Strength Training & Fitness Is So Simple, It’s Complicated


The photo above is from 1938. That's a pretty impressive physique for about 80 years ago. I am sure his training was ultra basic, what else was there in 1938?

I am sure this man's nutrition was basic as well.

If I could guess, he did calisthenics, basic gymnastics, basic barbell and dumbbell work and maybe some running? He probably worked full time, did manual labor and worked hard.

Of course, the food back then was likely much more different than today. Whole eggs and whole milk were without all the crazy hormones as they are today.

Coming across this Strength & Health magazine from 1938 shows how far things have swung to the other side of the spectrum.

The strongest athletes have always been proponents of basics in ALL areas, from training to nutrition to lifestyle. Nowadays my motto is, It's so simple it's complicated.

This morning as I walked my dog, I saw a crew of adults going for a run. It was either a PT test for police or corrections academy or part of their training. I saw the struggle many were having. Many had to walk, others were barely speed walking and a few of them were talking to themselves through the struggle.

It got me thinking to myself, if only I could have trained them. Nothing complicated, ALL simple. Consistency and Simplicity.

  • Calisthenics
  • Various Carries / Farmer Walks
  • Short Distance Runs, Building up to some 1 and 2 mile runs eventually
  • Dumbbell & Barbell Basics
  • Grease the Groove on Calisthenics at home
  • Lots of sled work for both lower and upper body.
  • Bands for Arms & Shoulders

What Barbell basics would I implement?

It depends, not everyone is ready for barbells right away. I like to build the foundation up with exercises that are impossible to screw up.

Sleds, Calisthenics, 1 Arm DB Clean & Press, DB Farmer Walks, etc.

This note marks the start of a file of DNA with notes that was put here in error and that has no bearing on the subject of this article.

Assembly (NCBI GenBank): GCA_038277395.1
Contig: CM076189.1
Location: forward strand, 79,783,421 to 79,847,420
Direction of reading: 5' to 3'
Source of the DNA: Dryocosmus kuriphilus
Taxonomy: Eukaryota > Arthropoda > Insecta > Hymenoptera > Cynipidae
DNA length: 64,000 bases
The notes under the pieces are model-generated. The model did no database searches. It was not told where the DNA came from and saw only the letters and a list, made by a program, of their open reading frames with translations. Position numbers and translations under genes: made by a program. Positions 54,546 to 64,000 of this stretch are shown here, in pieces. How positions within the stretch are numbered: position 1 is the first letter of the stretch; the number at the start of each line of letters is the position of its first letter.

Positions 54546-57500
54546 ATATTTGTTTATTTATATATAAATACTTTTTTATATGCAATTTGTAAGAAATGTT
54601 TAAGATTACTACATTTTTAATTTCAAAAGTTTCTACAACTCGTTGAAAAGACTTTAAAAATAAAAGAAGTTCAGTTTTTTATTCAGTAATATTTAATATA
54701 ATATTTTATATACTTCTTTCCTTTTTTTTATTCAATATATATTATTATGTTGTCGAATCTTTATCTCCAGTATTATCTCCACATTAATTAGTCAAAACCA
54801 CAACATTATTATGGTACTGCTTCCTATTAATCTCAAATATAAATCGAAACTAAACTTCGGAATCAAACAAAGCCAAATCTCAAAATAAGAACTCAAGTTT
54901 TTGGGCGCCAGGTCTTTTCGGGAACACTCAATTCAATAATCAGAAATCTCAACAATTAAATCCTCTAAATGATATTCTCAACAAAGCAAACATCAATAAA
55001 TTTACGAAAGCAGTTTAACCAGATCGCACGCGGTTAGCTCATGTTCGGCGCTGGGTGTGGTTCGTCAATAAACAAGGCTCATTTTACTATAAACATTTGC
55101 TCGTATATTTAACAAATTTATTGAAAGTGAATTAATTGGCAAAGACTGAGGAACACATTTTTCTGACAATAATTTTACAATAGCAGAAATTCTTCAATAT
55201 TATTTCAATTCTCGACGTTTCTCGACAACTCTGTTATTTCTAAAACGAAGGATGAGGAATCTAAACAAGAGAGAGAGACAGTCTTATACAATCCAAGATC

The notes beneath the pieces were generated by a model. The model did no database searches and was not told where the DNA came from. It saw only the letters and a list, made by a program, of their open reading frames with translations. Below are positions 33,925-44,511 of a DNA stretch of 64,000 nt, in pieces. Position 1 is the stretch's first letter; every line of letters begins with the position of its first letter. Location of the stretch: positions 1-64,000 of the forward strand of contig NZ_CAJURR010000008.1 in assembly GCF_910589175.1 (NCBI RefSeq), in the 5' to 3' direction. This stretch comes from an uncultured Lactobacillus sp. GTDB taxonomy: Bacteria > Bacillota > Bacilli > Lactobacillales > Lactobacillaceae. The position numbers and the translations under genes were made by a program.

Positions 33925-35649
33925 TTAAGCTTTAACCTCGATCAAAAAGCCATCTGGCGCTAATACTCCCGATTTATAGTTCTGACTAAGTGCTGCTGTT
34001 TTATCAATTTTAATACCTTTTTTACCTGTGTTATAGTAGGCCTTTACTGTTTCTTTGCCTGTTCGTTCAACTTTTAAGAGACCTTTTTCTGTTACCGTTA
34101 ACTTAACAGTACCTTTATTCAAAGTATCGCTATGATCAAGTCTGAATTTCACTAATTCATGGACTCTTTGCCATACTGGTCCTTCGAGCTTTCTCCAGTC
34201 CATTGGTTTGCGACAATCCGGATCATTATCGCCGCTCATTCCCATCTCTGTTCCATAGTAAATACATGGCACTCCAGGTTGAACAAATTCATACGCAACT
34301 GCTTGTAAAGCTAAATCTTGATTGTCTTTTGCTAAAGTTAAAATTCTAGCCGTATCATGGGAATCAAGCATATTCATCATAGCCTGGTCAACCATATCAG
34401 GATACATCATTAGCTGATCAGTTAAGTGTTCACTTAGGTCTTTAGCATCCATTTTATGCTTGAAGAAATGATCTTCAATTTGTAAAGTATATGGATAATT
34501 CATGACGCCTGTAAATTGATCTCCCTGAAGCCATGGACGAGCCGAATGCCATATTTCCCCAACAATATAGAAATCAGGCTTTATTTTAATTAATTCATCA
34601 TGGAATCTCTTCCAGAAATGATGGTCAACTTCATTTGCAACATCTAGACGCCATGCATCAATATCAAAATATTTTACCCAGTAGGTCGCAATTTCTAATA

Then, the Barbell Lifts can begin when a foundation is built.

  • barbell floor press
  • sumo deadlift

One of our Coaches went on to become a LEO as did a few of our former athletes. They told me that academy was easy. They loved it, they said. All the calisthenics, the running, they were used to it. Many of them continued to train 1 x week during academy with added strength work as they were doing so much running and calisthenics during academy.

Don't complicate fitness. Don't complicate strength.

Put your head down and get your hands dirty. Do the Work.

Live The Code 365,


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5 Responses

  1. I would have liked to have seen the leader of that running crew, wondered what he was thinking or saying to them.
    I have a fresh new group of JV basketball players, mostly freshmen. What do you think I’m teaching them….?
    They will earn their strength!
    Later Zach!!

  2. That physique of 1938 is very impressive. He was certainly doing basic and compound exercises most of the time.

  3. Would love to read that 1938 article – Practical Help for the ‘Frigid Wife’ – hahahahaha. Basics always work.

  4. Zach whilre I agree simple is so important I find clients just get bored with the basics.

    How do you overcome this?

    1. Dustin Maynard says:

      Tyson, I am not a professional coach or anything—but I have trained quite a few people. I can tell you this, there are people who enjoy being basic savages and those who get bored. It is really hard for me to relate to the ones who get bored. But i found through experience that introducing a “one lift per day” workout for the ones who get bored actually levels them out. I would stick to a combination of compound moves though, as long as they work crazy hard—they’re not going to want to do anything else. Example. Monday Squat 10×10. Tuesday swimming for distance. Wednesday overhead pressing melody? Thursday Rowing machine. Whatever. Bottom line, the clients have no idea what they are walking into per day but just expose them to hard work focused around one lift.

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